In contrast to a supposedly stable chemical composition of seawater during the Phanerozoic, the isotope ratios of C, O, and Sr show secular variations by far too large to be described as a steady state system (e.g., Veizer, 1989; Jones, 1994a,b). Sources for such variations include (1) the river water runoff, (2) mid-ocean ridge interactions, and (3) the sedimentary burial of components (Holland, 1984). Therefore, high-resolution isotope curves may be useful tools for global stratigraphy (Williams et al., 1988). Any high-resolution curve demands high quality sample material reflecting the primary isotopic composition (e.g., Qing and Veizer, 1994). This requires a firm assessment of the diagenetic overprint, high quality age assignments for these samples and well defined and stable analytical parameters. The Jurassic and Cretaceous systems offer a variety of materials that can be utilized: oysters, brachiopods, foraminifers and belemnites (Jones et al., 1994 a,b). We selected belemnites as the source for high-resolution isotope stratigraphy, applying a well controlled sampling technique.
250 belemnite rostra from the late Jurassic and the early Cretaceous were analyzed for their trace element contents (Mg, Sr, Fe, Mn), d18O, d13C, and 87Sr/86Sr isotope ratios. The internal structure and its diagenetic alteration were monitored using cathodoluminescence and SEM techniques. Details concerning preparation are given in Podlaha (1995) and Diener et al. (1996).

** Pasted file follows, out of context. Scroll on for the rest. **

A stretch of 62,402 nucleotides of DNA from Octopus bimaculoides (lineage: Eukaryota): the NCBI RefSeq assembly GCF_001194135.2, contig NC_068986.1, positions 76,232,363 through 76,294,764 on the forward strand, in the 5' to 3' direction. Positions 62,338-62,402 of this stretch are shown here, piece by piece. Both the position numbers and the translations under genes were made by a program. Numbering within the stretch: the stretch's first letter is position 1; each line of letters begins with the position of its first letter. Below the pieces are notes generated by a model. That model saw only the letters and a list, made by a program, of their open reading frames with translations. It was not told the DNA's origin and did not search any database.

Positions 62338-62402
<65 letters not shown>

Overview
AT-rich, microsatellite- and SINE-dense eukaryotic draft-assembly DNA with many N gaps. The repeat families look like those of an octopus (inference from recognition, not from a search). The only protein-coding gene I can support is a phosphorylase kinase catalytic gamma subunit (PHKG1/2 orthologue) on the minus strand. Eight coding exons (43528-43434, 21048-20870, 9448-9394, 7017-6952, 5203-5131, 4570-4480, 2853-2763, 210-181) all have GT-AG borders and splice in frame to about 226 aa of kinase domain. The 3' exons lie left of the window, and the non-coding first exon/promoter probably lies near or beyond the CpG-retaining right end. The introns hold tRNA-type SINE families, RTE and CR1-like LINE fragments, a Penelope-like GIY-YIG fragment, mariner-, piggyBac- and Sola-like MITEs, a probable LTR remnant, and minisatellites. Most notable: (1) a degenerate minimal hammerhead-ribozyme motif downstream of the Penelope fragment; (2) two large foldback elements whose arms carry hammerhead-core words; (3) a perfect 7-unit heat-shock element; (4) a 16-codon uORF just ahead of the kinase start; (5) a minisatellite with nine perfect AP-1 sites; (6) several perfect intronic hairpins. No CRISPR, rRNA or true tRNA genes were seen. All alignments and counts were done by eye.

Our own results, supplemented by ~250 previous measurements (Jones et al., 1994a,b), represent a reliable time series for providing data on Sr isotope stratigraphy or paleotemperature studies on the base of d18O measurements.
The 87Sr/86Sr ratios are significantly lower compared to previously published data. A distinct excursion in the Kimmeridgian suggests a new shape of the Sr isotope curve for the late Jurassic. Moreover, the error defining the curve-width shrinks to a range inbetween ±6·10-6 ±1.2·10-5. This increase in data quality was obtained by a better control of diagenetic alteration and the new microdrilling sampling technique. The application of a high-resolution 87Sr/86Sr curve for dating-purposes (e.g., Williams et al., 1988) requires a steep gradient in order to obtain unequivocal age assignement. Due to the shape of the curve during this time interval, even the new database does not improve the quality of age data when compared to biostratigraphy. Nevertheless, the lowest 87Sr/86Sr ratio for the Phanerozoic was observed at the Oxfordian/Kimmeridgian boundary, followed by a steady increase towards a local maximum in the Barremian.
In the d18O and d13C curves no offset between the earlier published and the actual data was observed. Despite of this general coherence, the individual structure of the sampled belemnites suggest an individual alteration of old and new samples.
Future work should concentrate on the improvement of sampling techniques for biogenic material in combination with a better control of diagenetic alteration.
Diener, A., Veizer, J., Buhl, D. & Ebneth, S., Geochim. Cosmochim. Acta, in press (1996).
Holland, H.D., The Chemical Evolution of the Atmosphere and Oceans (Princeton Univ. Press, 1984).
Jones, C.E., Jenkyns, H.C. & Hesselbo, S.P., Geochim. Cosmochim. Acta 58, 1285-1301 (1994a).
Jones, C.E., Jenkyns, H.C. & Hesselbo, S.P. Geochim. Cosmochim. Acta 58, 3061-3074 (1994b).
Podlaha, O.G., unpubl. PhD thesis, Ruhr-Universität Bochum (1995).
Qing, H. & Veizer, J., Geochim. Cosmochim. Acta 58, 4429-4442 (1994).
Veizer, J., Ann. Rev. Earth Planet. Sci. 17, 141-167 (1989).
Williams, D.F., Lerchie, I. & Full, W.E., Isotope Chronostratigraphy: Theory and Methods (Acad. Press, 1988).